Once upon a time, Amy and I broke up.
We’ve been long distance friends for most of our friendship and the fact that we have stayed friends is wholly due to Amy’s friendship tenacity. I grew up an Air Force brat, which is to say that I grew up letting people go. Amy also grew up moving around - eight schools in eight years. But somehow, that just made Amy more fierce about holding on to people that she loves. Thirteen years ago, my tendency to let go turned out to be almost stronger than Amy’s tenacity.
This is a story about love and telling the truth and how there's no place for pride in a relationship.
That year, Amy and I had not been in as close communication as was normal for us. We had a long history of sharing family Christmases together, concocting holiday meals together, many beach weekends, music festivals, we even planned our weddings together. But after my divorce, I was preoccupied with my own issues and I had been unresponsive. To the point that when I showed up out of the blue at her 40th birthday party, I was not welcome. I had imagined that we’d see each other at this party and we’d fall into each other's arms and all would be redeemed. Not. So. Much. Amy had imbibed a few stiff cocktails and shall we say, left nothing to the imagination as to how she was feeling. Why did I even come, she asked? She shed tears and raised her voice. Clearly, I had misjudged the current status of our relationship.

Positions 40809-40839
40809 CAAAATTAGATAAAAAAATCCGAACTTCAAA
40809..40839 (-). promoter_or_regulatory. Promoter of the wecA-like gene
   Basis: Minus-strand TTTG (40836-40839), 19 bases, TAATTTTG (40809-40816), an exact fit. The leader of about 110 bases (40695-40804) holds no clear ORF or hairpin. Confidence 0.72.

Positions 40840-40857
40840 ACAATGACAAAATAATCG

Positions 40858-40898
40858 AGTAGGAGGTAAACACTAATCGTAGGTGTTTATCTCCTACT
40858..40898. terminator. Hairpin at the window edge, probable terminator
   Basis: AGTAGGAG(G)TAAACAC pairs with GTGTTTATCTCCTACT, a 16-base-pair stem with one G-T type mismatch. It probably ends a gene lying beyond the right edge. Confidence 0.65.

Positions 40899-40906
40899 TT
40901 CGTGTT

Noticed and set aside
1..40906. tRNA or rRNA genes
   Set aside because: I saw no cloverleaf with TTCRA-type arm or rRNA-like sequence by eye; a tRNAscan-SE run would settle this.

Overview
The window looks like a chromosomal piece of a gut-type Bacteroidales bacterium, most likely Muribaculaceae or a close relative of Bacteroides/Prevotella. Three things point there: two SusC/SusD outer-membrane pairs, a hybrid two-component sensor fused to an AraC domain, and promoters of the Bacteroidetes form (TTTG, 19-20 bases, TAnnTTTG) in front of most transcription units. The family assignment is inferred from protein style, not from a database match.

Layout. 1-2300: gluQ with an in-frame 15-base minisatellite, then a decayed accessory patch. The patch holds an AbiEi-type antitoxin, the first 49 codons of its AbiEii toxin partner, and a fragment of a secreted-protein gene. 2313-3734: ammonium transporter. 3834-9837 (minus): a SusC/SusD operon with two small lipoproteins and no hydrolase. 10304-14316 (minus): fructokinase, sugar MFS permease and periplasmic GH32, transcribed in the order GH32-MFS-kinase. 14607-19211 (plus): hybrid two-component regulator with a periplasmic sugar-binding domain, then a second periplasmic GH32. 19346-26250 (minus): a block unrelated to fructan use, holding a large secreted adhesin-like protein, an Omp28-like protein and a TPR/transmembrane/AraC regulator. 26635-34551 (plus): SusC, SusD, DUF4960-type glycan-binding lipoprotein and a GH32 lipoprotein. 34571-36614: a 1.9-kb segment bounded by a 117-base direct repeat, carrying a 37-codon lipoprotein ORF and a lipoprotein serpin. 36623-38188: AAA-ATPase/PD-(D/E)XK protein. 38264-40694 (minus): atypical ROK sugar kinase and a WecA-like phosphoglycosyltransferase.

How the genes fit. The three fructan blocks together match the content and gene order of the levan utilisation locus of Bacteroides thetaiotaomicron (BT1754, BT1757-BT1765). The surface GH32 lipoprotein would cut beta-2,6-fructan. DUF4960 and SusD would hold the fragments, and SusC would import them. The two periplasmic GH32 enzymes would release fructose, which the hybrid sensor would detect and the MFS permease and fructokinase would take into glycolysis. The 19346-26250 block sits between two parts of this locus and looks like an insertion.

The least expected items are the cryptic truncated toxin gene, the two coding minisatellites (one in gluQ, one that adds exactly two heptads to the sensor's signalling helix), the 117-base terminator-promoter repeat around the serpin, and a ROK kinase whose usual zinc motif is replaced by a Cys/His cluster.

I went home shaken. Was this stalwart grounding friendship really about to end? Someone who really knew me and was committed for the real me coming through - were we really breaking up? I spent some time grieving and licking my wounds. And being defensive. I mean, I didn't just abandon Amy, however it felt on her end. Ultimately, I resolved that I wasn’t willing to let it go.
So I made a stand.
I wrote her a love letter. Hand written, in colored pencils with illustrations and hearts, and full, full, full of love. I told her what was in my heart. She recently sent me a copy of that letter, and I was moved by the sheer authenticity of affection in every line. I didn’t make excuses, but I did write a long list of everything I loved about her. I told her that I didn’t think it was our destiny to live out our lives as bitter, estranged old women. I told the truth. It’s a written expression of one of the best moments of my life. When I sat down to write, I took out all my colored pencils and cleared the table. I made time and space to make something beautiful happen. When I reread that letter today, I am moved by our friendship and my own commitment to it.
You know, there were reasons for my lack of responsiveness thirteen years ago, but there was no place for that in this love letter. There’s no place for pride in a love letter - only surrender and letting it flow. And forgiveness.
Sometimes my poor old heart just feels so done. I see more and more now when I am trying to armor it up by constricting and judging and...letting go. I’m writing today as a reminder to myself that real expressions of love are sometimes softly painful.
And so worth it. You can be right or you can be happy. It’s a choice. Over and over - this is my lesson to learn.
I invite you to look inward to see where you might be feeling defended. Is there someone to whom you want to say something really authentic? And what’s keeping you from that? Where are you falling on the choice to be right or to be happy?